Cambridge Dictionaries online Cambridge Dictionaries online

The most popular online dictionary and thesaurus for learners of English

English definition of “spit”

spit

verb uk   /spɪt/ (present participle spitting, past tense and past participle spat) us  

spit verb (FORCE OUT)

C2 [I or T] to force out the contents of the mouth, especially saliva: Bob Ewell spat contemptuously right in the lawyer's face. He spat the meat out in disgust. They bought watermelons and ate them as they walked, spitting out the seeds.Bodily fluids and their productionUrine and urinating [I or T] literary to say or shout words quickly and angrily: [+ speech] 'Get out!' she spat, when Ace appeared in the doorway.Ways of talking [I] If something hot, such as a fire, spits, it produces short, sharp noises and throws out little pieces.Movement of liquidsSounds made by objects, movement or impact

spit verb (RAIN)

[I] informal to rain very slightly: If it's only spitting (with rain), perhaps we don't need waterproofs.Rain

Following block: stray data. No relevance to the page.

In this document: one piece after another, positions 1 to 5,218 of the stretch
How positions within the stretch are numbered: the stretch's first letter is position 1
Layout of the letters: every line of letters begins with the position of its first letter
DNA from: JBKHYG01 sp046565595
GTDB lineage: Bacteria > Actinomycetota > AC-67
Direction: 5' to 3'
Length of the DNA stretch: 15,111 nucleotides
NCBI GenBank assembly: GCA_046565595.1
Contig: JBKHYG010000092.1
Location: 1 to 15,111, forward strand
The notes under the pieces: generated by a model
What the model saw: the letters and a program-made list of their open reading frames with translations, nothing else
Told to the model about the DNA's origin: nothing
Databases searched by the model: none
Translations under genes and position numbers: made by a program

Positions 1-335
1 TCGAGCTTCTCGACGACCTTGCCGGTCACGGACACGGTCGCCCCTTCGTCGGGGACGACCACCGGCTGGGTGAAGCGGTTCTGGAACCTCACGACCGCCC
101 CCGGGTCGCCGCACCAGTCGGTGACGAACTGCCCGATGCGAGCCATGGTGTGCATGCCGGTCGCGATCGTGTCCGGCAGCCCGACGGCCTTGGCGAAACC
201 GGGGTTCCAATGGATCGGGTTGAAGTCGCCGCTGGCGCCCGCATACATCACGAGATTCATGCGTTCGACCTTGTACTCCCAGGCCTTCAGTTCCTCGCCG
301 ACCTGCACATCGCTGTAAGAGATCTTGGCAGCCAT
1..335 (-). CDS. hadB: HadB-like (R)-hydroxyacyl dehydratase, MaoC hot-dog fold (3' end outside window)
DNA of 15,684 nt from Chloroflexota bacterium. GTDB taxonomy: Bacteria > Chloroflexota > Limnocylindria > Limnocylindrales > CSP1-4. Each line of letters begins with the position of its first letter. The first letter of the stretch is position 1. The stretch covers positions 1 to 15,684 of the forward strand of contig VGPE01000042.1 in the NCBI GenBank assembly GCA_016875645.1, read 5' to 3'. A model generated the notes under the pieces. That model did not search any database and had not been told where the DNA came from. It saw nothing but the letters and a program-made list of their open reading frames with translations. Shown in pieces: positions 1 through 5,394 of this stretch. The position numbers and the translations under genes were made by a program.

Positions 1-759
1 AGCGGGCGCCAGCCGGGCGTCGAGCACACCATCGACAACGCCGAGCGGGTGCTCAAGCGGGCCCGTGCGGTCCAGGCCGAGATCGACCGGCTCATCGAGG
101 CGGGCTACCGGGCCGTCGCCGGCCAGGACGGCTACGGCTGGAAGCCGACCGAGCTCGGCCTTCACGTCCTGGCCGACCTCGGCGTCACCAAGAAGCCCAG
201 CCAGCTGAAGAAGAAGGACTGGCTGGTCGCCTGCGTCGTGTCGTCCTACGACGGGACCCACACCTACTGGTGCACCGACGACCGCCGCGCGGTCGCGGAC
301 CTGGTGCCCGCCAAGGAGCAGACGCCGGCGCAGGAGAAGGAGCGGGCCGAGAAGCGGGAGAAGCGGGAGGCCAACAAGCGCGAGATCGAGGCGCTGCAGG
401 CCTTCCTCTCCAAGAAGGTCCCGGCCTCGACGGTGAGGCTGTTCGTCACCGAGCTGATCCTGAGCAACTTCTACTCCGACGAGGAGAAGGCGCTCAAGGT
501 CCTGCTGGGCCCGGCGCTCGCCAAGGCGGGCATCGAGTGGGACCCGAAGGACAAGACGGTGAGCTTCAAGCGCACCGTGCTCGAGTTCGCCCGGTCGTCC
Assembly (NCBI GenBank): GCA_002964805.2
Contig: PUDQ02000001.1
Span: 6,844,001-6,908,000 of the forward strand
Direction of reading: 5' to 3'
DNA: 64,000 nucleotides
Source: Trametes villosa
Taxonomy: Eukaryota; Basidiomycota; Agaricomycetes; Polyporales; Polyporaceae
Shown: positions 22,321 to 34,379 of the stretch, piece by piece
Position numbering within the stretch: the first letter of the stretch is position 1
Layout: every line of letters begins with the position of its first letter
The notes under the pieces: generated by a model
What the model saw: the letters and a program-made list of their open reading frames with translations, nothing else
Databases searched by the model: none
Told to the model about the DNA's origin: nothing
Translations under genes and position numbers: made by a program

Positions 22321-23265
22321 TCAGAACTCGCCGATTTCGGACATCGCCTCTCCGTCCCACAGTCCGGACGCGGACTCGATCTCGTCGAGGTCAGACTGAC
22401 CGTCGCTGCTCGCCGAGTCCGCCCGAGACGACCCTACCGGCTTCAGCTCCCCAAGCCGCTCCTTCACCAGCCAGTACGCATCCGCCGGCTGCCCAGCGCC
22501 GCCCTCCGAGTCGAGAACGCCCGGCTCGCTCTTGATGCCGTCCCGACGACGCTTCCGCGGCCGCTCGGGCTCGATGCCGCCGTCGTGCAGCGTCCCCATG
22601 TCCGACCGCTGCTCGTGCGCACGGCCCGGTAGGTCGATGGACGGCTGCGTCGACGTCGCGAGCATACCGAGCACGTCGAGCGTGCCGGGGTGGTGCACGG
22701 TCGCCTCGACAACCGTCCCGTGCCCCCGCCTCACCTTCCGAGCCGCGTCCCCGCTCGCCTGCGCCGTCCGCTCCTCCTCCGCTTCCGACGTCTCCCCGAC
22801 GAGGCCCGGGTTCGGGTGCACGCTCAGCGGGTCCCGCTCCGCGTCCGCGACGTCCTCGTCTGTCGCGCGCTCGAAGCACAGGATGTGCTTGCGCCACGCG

Phrasal verbs

spit

noun uk   /spɪt/ us  

spit noun (STICK)

[C] a long, thin, metal stick put through a piece of food, especially meat, so that it can be cooked above a fire: Roast the lamb on a spit.Kitchen utensils

spit noun (LAND)

[C] a long, thin, flat beach that goes out into the seaPromontories and peninsulas

spit noun (FROM MOUTH)

[U] (formal spittle, Australian informal slag) informal saliva, especially when it is outside the mouth: She used a little spit on a tissue to wipe the mirror clean.Bodily fluids and their productionUrine and urinating
(Definition of spit from the Cambridge Advanced Learners Dictionary & Thesaurus © Cambridge University Press)
What is the pronunciation of spit?
Add Cambridge dictionaries to your browser to your website

Definitions of “spit” in other dictionaries

Word of the Day

knack

a skill or an ability to do something easily and well

Word of the Day

Blog

Read our blog about how the English language behaves.

Learn More

New Words

Find words and meanings that have just started to be used in English, and let us know what you think of them.

Learn More